Made in America

How To Write Interesting Characters: 5 Tips to Make Readers Invested!

When it comes to writing fiction, interesting characters are essential to a book that will keep readers engaged. Here are some tips for writing interesting characters that apply across all genres and story types.


1.) Direct vs Indirect

There are several approaches to developing interesting characters. One to keep in mind is the concept of direct vs. indirect characterization. If you have heard of “show vs. tell” before, this will be familiar.

Direct characterization is that which is told to the reader in a black-and-white manner.

Example: “The child was well-behaved as he sat in the waiting room with his mother.”

Here, the reader is told that the character of the child is acting well-behaved. It can be inferred that this means he is being quiet, respectful, or non-disruptive. The reader didn’t learn this information by observing the characters’ actions; it was told to them outright. 

Indirect characterization, on the other hand, is conveyed through other means, such as dialogue or small moments over time that the reader will have to think about to pick up on. A helpful acronym for how to achieve indirect characterization is STEAL.



The mnemonic device STEAL refers to how to accomplish indirect characterization. 

  • Speech
  • Thoughts
  • Effect on others
  • Actions
  • Looks

Let’s go through each of these and see what they mean.

Speech refers to how a character talks. You can develop character through dialogue – how they speak to others and what they say.

Thoughts refers to what a character is thinking internally. You may have heard of the idea of a “internal monologue” before – a character talking to themselves. We all have a monologue in our heads and talk to ourselves. You can, as an author, show what a character is thinking through the narration. Conveying your character’s inner thoughts will make the reader feel like they know them, and they will want to know what happens to them. It will establish their character and make them more interesting.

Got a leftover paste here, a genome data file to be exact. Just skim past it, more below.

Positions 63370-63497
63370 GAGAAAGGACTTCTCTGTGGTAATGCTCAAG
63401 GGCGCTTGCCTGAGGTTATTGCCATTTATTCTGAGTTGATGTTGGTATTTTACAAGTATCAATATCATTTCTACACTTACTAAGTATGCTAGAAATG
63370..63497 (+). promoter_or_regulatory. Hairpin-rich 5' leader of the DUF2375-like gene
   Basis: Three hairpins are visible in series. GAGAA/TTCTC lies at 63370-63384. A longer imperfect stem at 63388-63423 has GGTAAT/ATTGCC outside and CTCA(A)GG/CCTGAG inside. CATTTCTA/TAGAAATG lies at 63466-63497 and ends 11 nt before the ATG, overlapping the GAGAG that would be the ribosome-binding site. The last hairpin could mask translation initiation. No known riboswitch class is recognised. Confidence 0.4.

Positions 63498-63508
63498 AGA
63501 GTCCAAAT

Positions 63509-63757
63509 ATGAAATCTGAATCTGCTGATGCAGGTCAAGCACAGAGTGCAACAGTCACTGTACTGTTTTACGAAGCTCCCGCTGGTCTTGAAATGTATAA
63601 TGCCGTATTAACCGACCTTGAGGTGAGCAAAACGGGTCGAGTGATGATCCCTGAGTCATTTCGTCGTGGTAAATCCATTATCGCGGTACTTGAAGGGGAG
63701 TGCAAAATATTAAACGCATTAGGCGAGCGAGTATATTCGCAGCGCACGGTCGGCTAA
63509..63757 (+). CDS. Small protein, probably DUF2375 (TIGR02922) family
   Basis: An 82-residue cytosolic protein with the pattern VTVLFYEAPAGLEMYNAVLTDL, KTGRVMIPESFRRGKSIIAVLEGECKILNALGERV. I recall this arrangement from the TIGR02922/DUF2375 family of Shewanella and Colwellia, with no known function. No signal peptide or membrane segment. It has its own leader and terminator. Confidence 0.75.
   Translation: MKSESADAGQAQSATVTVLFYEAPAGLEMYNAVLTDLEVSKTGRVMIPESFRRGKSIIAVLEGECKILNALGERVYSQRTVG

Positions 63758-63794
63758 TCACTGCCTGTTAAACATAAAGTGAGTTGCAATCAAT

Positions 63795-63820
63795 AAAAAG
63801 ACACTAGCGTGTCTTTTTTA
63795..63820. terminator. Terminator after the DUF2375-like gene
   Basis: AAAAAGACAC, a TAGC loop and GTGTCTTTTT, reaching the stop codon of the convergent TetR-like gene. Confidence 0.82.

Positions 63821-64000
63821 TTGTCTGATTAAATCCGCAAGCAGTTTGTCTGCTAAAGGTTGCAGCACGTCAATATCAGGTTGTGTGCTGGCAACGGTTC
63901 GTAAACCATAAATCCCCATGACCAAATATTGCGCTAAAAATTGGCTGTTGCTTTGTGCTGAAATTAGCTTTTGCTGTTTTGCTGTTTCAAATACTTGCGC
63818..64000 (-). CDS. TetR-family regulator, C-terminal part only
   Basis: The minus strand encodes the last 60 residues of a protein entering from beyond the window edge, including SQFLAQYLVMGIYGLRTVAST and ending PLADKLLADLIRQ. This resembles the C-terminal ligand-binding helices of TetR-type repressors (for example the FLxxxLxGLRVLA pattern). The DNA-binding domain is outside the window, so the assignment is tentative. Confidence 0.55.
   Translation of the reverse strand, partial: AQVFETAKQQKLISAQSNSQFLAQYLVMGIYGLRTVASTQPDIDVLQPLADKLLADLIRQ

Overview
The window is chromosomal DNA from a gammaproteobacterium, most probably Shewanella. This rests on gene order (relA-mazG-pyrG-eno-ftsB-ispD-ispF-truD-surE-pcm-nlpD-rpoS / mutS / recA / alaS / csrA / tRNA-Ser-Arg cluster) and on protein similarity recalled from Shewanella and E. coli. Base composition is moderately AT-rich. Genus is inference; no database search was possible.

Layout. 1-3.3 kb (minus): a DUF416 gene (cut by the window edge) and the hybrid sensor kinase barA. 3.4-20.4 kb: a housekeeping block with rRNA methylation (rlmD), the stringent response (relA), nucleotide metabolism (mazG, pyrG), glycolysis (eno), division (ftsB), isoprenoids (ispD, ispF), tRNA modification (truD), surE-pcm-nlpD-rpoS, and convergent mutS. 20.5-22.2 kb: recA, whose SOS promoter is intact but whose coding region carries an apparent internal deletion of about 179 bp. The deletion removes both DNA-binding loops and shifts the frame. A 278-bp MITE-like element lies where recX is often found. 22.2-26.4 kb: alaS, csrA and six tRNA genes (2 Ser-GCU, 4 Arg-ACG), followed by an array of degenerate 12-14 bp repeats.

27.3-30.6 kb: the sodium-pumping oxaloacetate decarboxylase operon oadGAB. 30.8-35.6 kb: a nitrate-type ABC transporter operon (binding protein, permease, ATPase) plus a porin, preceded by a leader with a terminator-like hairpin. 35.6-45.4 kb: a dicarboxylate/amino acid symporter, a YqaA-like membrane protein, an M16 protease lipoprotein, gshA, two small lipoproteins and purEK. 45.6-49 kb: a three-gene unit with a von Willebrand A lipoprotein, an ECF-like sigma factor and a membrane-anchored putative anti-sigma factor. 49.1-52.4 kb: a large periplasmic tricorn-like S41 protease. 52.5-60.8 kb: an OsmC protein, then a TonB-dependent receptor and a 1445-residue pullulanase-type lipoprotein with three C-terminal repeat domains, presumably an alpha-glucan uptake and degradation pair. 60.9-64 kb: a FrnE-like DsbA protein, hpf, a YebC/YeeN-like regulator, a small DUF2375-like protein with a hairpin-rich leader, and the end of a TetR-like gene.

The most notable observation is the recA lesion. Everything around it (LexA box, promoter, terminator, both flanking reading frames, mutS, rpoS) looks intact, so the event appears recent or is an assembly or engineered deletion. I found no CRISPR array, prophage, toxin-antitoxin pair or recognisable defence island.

Effect on others is how other characters react to and/or interpret the character. How does Character A, for example, react to what Character B is saying? How do they interpret Character B? This can be accomplished via dialogue – aka the characters speaking to each other. Other ways to show a character’s effect on others is through describing their body language when the character speaks or is around them, or their thoughts about the character.

Actions is what the character does. Actions can tell a lot about the character without it having to be explained. 

Looks is how the character physically appears at any given moment. For example, if they are described as smiling and sitting lazily in a chair, one can assume the character is relaxed or aloof. If they have a put-together, straightedge appearance, the reader can assume they are a Type A kind of person. Looks can also refer to facial expressions, such as reacting to their environment or what another character is saying. 

Overall, using the STEAL method will help you write interesting, well-developed characters. If you are big on taking notes about your writing, you can create a chart with each category and take notes for each character. 

Dorrance Publishing Writing Prompt Opposite Day 3

3.)Flat vs round characters

Author EM Forster once said that one can think of characters as being “flat characters” or “round characters.” It is important to have both in a story. Flat characters are one-dimensional without many features. They exist in the background.

Round characters are three-dimensional characters, well-developed, with discernible features. Not all characters can be round, but  not every character should be flat. 

Most likely, your main character will be round, while background characters will be more flat. One can accomplish well-rounded characters through the STEAL method as explained above.



In order for characters to be interesting, the reader will have to be invested in their story. One way to accomplish this is to always be thinking about their motivations. Your main characters – and even those in the background – must act with purpose. Why are they doing what they are doing? You do not need to answer that question outright, and should answer it over time through the story. Keep your characters’ motivations in mind as you write your story or fiction novel. 


5.)Build on tropes

There are many character tropes out there – types of characters or molds for characters – that have been seen across time. You do not have to avoid using tropes; instead, you can build on them. Character tropes can be used for inspiration and then fleshed out more, or even subverted. Character tropes such as the Wise Elder, Manic Pixie Dream Girl, and Dumb Jock, for example, can be used as starting points for your characters. 

We hope these tips and methods will be helpful in crafting your characters for your novel!

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